Saturday, November 05, 2005

Noise Annoys



Cruise through any news group related to digital photography and you'll find they all have one thing in common no matter which camera the group is dedicated to -- the largest threads will be about High ISO Noise and how it is a problem that needs to be eliminated at all costs.

It always makes me laugh that when you get two people from different dSLR camps together -- Nikon and Canon for example -- the easiest way to start a flame war is to mention High ISO Noise and that one camera handles it better than another.

According to Canon enthusiasts, Canon cameras handle image noise better than Nikon does, particularly at ISO values above 800.

Well, it depends on what your definition of "better" is. Canon images shot at high values (800, 1600, 3200) seem to exhibit less noise than Nikon's because Canon uses a lot of in-camera noise reduction (both user-selectable and built-in). As a result, Canon images shot at high ISOs look "soft" because of all the image processing the camera does. Nikon, on the other hand, does less image processing in-camera, preferring to let the photographer handle it in post-processing. As a result, Nikon camera produce images that exhibit more noise at the same ISO values.

Where this obsession for noise-free digital images comes from I'll never know. I suspect it's because the proponents of noise-free images have never shot film. They don't know what film grain looks like or what purpose it serves.

Also, how often do you need to use high ISO values anyway? In more than 30 years of photography, I've generally never needed film faster than 400 ISO. Granted, when shooting weddings, ISO 800 speed film comes in handy in many situations. But the only time I've used anything faster was when I was experimenting with a new film.

I often wonder how much the people who complain about High ISO Noise actually shoot at high ISO values. Have they ever shot ISO 3200 film? If they did, then they'd know what grain looks like!

I think Bjorn Rorslett put it into perspective beautifully in his review of Nikon's D2X camera:

For some strange reason, inscrutable in a true Oriental fashion, photographers (or more likely, gearheads masquerading as photographers) have become obsessed with "noise" at astronomically high ISO speeds, even if these are outside the approved camera settings. Each to his own, but I frankly cannot see the relevance for some of these heated debates. People should try faster lenses or make other improvements to their technique before complaining about noise at 3200 ISO equivalency. Or try 3200 ISO film, that'll teach them a lesson in what's relevant.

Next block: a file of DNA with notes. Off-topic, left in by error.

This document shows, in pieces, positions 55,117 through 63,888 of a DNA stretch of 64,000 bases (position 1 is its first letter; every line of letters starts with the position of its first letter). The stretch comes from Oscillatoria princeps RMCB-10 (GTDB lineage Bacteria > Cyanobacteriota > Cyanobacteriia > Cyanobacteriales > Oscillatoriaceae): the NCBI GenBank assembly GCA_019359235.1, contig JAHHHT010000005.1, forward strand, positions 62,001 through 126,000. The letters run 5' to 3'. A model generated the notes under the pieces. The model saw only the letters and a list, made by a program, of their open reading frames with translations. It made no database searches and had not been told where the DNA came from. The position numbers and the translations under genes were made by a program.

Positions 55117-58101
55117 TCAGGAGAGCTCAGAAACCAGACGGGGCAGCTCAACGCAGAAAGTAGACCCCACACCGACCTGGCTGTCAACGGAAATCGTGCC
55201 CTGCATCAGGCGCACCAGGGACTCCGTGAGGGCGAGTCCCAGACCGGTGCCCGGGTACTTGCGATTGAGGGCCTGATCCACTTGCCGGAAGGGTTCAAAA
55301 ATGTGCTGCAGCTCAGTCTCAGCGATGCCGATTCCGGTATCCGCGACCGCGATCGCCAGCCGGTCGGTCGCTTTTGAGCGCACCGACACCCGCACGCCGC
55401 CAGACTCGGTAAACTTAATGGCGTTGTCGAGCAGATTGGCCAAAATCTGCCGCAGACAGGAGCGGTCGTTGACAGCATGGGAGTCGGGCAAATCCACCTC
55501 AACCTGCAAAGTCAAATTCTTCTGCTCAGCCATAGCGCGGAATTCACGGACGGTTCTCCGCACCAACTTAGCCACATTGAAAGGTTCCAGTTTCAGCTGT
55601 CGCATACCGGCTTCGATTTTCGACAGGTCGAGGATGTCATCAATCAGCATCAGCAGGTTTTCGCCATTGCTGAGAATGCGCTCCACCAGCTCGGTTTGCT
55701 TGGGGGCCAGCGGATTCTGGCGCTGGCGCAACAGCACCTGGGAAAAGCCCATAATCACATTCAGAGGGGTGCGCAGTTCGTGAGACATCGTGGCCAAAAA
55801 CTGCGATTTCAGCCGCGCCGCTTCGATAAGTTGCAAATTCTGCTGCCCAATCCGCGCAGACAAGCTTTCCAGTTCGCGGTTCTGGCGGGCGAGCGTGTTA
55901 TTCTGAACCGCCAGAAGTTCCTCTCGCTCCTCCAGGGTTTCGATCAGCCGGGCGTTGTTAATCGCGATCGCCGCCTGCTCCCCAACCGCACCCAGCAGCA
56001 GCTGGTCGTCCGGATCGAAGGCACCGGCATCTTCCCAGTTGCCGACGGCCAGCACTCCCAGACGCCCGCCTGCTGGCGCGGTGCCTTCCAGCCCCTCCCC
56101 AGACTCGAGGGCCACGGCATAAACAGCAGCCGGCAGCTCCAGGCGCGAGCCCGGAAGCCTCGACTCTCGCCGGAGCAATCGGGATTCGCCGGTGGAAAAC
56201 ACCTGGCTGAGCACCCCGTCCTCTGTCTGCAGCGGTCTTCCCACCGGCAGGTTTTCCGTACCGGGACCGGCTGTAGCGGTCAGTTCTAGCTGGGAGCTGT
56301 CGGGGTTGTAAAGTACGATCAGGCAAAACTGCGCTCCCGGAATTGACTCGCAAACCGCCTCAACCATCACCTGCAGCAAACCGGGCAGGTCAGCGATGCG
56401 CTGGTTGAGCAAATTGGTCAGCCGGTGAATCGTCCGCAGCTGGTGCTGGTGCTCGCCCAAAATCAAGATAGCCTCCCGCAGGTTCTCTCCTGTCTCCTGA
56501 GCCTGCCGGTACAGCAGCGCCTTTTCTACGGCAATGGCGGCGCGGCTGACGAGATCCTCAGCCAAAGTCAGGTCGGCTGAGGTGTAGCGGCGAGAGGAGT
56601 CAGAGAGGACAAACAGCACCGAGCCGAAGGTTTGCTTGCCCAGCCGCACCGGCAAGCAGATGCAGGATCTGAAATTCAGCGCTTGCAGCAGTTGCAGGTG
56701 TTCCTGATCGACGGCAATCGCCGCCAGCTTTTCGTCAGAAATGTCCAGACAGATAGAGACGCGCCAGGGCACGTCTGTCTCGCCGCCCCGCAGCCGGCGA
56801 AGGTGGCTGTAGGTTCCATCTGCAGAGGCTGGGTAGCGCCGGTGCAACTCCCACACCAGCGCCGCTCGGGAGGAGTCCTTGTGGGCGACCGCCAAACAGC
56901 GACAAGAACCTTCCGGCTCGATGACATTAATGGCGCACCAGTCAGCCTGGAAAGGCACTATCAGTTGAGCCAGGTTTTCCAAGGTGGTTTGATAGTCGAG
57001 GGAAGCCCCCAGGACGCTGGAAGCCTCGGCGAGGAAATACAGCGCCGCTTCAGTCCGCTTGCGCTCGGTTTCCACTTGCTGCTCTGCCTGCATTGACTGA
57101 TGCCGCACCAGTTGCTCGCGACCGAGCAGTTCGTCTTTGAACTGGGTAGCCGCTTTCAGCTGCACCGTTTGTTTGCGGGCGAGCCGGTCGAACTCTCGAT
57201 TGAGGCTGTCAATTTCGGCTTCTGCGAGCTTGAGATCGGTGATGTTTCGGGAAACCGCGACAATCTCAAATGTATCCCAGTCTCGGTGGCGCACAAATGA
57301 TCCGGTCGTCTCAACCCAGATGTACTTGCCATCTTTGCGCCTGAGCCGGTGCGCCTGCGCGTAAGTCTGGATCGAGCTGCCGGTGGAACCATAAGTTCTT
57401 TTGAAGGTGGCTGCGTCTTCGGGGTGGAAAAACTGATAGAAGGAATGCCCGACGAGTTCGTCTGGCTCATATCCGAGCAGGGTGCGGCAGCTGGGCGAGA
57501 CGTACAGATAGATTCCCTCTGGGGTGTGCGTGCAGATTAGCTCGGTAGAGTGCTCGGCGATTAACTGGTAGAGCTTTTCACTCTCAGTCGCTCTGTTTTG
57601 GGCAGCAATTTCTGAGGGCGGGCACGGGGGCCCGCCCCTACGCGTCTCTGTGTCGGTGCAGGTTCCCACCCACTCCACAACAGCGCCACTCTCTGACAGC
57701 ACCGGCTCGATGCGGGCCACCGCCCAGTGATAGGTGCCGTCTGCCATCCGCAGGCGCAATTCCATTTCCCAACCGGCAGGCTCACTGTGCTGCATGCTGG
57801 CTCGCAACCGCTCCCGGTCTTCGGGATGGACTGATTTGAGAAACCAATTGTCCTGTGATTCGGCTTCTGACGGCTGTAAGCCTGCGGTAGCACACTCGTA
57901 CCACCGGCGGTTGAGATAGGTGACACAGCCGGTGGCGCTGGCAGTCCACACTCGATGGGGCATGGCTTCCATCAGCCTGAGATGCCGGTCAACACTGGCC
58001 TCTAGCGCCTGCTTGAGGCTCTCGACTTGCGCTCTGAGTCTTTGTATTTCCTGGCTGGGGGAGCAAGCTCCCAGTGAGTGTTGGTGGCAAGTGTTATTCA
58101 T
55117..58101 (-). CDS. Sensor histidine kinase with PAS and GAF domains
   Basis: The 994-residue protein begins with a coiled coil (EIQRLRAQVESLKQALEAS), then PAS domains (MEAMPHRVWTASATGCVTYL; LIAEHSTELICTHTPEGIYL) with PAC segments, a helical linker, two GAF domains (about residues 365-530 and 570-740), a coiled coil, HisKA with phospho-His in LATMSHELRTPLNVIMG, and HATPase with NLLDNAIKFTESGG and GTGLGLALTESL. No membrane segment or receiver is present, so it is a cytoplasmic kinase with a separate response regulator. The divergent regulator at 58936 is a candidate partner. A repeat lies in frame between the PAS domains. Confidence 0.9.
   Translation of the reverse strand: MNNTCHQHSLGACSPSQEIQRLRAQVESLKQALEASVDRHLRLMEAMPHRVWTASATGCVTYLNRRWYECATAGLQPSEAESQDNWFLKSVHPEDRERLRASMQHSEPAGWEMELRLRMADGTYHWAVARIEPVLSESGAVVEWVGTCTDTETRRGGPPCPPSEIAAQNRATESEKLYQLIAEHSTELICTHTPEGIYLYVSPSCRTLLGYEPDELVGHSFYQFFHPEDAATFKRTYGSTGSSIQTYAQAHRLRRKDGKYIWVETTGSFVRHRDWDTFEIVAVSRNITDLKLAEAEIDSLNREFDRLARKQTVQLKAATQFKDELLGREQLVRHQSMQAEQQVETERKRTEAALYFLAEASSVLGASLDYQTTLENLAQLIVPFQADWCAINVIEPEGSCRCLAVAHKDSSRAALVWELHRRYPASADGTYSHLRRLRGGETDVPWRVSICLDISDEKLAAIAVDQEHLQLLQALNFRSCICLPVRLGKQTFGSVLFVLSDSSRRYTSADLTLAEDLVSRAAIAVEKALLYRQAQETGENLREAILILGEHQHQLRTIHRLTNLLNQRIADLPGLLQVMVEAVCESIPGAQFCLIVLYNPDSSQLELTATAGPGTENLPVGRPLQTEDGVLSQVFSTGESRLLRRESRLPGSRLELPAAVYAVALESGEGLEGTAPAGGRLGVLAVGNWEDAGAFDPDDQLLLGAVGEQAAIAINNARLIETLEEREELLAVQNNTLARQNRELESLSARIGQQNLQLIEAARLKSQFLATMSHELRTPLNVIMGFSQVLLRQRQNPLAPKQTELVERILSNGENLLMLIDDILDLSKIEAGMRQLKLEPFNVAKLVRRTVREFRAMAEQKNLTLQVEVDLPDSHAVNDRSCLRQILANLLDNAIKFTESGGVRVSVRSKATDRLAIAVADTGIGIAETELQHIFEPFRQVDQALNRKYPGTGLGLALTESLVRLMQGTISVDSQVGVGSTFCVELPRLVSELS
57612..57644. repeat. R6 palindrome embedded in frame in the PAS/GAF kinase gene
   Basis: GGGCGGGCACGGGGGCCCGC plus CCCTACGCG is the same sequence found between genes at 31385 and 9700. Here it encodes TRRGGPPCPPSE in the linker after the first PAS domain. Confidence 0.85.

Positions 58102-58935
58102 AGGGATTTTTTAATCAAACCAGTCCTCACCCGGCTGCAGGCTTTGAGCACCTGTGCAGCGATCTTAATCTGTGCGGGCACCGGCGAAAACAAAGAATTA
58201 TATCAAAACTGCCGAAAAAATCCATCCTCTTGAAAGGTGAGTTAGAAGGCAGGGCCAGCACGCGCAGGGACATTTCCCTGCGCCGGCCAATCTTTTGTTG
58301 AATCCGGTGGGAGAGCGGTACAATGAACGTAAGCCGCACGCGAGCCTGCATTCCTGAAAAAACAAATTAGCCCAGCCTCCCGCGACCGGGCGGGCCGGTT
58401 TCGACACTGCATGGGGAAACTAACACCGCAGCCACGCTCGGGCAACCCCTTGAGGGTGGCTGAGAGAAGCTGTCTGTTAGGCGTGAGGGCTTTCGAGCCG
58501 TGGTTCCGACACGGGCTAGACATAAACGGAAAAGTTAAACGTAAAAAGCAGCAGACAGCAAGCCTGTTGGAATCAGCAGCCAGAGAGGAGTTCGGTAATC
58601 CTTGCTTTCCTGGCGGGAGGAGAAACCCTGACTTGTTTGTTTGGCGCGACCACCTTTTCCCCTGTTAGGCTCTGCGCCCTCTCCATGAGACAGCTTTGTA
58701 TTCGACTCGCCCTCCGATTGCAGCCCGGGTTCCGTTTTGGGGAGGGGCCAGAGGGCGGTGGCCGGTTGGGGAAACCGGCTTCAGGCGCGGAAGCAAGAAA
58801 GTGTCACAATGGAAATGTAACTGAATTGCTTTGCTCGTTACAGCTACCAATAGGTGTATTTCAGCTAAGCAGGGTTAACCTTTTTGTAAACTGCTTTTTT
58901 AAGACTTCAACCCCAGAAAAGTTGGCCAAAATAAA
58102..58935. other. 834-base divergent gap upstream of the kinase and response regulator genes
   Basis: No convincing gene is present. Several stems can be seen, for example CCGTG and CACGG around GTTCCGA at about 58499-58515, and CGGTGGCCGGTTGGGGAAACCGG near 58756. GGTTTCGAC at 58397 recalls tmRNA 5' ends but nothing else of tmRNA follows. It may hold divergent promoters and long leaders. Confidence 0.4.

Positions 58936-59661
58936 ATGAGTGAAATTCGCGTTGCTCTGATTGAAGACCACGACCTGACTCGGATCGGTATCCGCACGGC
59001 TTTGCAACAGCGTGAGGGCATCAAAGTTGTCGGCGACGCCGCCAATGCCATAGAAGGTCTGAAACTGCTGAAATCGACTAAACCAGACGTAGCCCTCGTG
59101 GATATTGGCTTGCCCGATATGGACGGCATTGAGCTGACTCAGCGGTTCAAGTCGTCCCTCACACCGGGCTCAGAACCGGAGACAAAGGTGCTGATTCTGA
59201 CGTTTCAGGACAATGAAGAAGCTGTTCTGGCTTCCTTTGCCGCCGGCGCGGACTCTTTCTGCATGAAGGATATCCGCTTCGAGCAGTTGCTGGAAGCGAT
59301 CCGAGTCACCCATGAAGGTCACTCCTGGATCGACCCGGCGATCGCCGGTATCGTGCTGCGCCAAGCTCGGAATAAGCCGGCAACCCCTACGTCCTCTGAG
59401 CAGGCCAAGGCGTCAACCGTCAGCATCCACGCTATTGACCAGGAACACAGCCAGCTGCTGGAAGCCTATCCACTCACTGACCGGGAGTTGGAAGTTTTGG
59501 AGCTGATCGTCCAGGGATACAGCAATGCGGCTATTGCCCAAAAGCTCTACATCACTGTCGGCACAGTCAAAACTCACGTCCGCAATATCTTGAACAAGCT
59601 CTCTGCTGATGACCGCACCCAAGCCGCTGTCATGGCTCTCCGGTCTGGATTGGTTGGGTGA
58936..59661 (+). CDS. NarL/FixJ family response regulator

Digital images need a bit of noise in them. It helps prevent that "plastic" look you see with a lot of images. Too much sharpening, noise reduction and other post-processing tricks tend to make digital images look too perfect and not very realistic.

Besides, coming from a film photogrpahy background, I'm used to seeing some film grain (the analog equivalent of image noise) in my images. It gives them depth and character.

I think the "gearheads," as Rorslett correctly calls them, should worry less about High ISO Noise in their images and more about learning how to use their cameras to produce better pictures.

1 comment:

Jet Tredmont said...

I shot film for many years, and do know what film grain looks like. I rarely loaded my camera at over 400 iso for two reasons: one because the grain became highly annoying to me above that, and two because I'd end up on a 24-frame roll getting 4 pictures which needed the high-speed film and 20 that were ruined because of the high grain and would have been great pictures if I'd used iso 200 or 100.

Okay, 1 and 5. Okay, maybe less. But still.

With my Canon I have several 1600 iso shots that I treasure, and I didn't have to sacrifice five other shots to get them. I also have many beautiful iso 100 shots.